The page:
Home Values and Party Control

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The average American home is worth 21% less now than it did five years ago and the market is glutted with cheap foreclosed houses. This is terrible for people who need to sell their homes, but are carrying mortgages that are bigger than their houses are currently worth.

Mortgage rates are at historically low levels, which combined with low home values should help new home buyers to enter the market.

Unfortunately, since a lot of this housing demand will be soaking up cheap supply created by foreclosure, Zillow expects home values will continue to fall modestly in most markets, even while home sales are rising.

Source: http://www.zillow.com/blog/research/2012/02/08/home-value-declines-pick-up-in-fourth-quarter-but-zillow-forecasts-smaller-declines-in-2012/

H/t: itooktheredpill

6 Comments

Filed under Democrats, Economy, Republicans

6 responses to “Home Values and Party Control

  1. Ting

    I kept hearing during 2006 and 2007 that home values were probably about 20-30% too high. I sort of believed that, but I also knew how much it cost to build them properly, which was not necessarily the industry standard. If you built a house too last back then you could make a little money, but not a killing. Now I wouldn’t build a spec house if you put a gun to my head.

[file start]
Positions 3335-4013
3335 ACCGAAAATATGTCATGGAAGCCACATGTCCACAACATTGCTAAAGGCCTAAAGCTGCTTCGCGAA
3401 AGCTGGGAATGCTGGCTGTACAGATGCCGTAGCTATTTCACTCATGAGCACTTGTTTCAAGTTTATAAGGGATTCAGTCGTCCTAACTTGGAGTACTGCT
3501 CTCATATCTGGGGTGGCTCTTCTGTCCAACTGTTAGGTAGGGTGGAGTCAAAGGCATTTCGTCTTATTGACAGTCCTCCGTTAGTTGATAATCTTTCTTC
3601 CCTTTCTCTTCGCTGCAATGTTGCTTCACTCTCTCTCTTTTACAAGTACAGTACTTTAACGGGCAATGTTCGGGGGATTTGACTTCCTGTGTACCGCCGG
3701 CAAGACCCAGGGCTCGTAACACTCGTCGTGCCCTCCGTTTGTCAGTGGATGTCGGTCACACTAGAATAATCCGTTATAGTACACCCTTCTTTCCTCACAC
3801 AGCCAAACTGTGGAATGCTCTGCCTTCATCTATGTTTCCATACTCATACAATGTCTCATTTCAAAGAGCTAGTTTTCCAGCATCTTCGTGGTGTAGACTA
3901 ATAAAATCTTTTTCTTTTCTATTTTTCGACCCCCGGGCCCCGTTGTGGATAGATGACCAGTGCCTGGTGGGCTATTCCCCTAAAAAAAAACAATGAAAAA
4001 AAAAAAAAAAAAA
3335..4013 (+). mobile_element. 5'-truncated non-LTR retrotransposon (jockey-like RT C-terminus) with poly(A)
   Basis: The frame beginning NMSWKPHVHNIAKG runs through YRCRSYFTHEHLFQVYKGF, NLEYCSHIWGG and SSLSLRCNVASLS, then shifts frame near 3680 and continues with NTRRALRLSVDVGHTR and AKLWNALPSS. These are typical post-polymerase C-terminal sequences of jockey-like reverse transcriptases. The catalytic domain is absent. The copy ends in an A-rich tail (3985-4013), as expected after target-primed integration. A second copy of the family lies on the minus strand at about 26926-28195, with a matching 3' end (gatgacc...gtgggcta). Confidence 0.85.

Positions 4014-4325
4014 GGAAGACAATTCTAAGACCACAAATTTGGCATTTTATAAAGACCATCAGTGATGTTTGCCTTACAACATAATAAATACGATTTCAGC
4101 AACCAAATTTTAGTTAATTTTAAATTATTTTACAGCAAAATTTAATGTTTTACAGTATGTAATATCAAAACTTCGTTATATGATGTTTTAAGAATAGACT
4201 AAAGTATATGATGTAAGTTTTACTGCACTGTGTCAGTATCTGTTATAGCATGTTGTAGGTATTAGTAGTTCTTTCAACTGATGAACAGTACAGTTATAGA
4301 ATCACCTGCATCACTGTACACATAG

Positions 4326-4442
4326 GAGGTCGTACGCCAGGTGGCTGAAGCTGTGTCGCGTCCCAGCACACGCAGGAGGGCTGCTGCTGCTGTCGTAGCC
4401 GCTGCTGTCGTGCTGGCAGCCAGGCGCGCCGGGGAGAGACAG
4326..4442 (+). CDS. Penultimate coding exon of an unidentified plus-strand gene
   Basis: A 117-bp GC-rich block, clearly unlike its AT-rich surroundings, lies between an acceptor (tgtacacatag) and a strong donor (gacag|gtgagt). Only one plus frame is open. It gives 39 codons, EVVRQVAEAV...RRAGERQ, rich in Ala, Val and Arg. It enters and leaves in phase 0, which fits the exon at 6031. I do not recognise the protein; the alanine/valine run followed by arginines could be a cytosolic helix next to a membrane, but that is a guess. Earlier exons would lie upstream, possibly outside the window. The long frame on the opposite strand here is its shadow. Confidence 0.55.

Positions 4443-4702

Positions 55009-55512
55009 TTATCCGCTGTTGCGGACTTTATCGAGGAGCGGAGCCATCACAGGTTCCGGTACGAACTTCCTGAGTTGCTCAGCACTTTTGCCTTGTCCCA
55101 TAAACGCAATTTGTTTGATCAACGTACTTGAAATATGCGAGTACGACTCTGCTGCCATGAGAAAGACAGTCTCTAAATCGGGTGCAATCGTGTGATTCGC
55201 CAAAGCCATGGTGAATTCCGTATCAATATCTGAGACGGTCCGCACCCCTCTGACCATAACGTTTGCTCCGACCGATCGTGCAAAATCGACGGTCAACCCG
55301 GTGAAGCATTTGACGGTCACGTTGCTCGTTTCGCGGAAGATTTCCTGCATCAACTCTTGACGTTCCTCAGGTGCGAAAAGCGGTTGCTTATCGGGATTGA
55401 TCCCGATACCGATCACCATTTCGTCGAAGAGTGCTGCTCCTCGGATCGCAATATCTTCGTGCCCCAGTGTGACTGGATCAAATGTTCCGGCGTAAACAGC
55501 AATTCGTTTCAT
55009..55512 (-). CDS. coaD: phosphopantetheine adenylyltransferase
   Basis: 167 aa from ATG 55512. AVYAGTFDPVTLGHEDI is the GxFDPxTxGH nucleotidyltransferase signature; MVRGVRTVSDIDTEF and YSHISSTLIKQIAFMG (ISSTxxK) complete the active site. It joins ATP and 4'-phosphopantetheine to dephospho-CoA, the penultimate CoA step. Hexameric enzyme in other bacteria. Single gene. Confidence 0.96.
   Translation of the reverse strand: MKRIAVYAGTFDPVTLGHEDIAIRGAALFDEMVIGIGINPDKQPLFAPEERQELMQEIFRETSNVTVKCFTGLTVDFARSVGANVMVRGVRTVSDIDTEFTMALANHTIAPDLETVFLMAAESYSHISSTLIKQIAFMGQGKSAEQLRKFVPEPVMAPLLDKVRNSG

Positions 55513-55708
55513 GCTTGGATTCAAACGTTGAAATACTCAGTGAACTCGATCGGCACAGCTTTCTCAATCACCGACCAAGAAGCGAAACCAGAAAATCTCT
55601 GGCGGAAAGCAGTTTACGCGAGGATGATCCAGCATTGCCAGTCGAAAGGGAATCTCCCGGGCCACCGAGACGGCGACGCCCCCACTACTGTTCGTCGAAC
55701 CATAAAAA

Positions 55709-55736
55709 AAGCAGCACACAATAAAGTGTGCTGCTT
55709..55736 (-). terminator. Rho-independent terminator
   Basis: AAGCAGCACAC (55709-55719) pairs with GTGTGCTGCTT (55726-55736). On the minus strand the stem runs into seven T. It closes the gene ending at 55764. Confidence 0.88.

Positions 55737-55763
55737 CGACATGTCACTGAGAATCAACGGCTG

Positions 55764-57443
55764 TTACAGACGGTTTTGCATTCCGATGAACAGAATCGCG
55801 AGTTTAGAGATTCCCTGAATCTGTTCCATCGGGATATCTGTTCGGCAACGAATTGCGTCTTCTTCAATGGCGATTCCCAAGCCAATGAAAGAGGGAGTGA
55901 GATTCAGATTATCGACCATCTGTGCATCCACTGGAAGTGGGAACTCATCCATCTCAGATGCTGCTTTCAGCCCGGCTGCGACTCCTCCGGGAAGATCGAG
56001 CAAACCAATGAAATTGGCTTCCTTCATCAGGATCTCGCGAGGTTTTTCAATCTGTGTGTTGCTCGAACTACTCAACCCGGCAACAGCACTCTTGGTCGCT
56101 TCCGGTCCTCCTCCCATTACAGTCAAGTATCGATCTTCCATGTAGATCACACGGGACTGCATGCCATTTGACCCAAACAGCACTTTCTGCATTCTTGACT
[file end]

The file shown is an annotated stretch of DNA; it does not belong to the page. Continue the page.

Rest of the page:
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  2. Violet

    We got a double-whammy in that our ‘hood was hit by a tornado last year, further eroding home prices. My house is now worth a third of the 2002 purchase price. It worked out okay for the H and me, though, because we were in foreclosure, and the sheriff’s sale bid was so low that we were able to redeem the property. Now we own our home 100% free and clear.

    How did we get into foreclosure? By trying to modify our loan under the Obama administration’s HAMP program. 2 years of timely ‘trial mod’ payments, and thousands of pages of paperwork later, the bank denied our mod and foreclosed. It would never have happened if we’d kept our original terms. HAMP was an absolute racket that has destroyed thousands of people’s credit, including ours, for the next decade, but taught us valuable lessons about where to place our trust (not in the bank or the government, and ESPECIALLY not when they are in collusion together).

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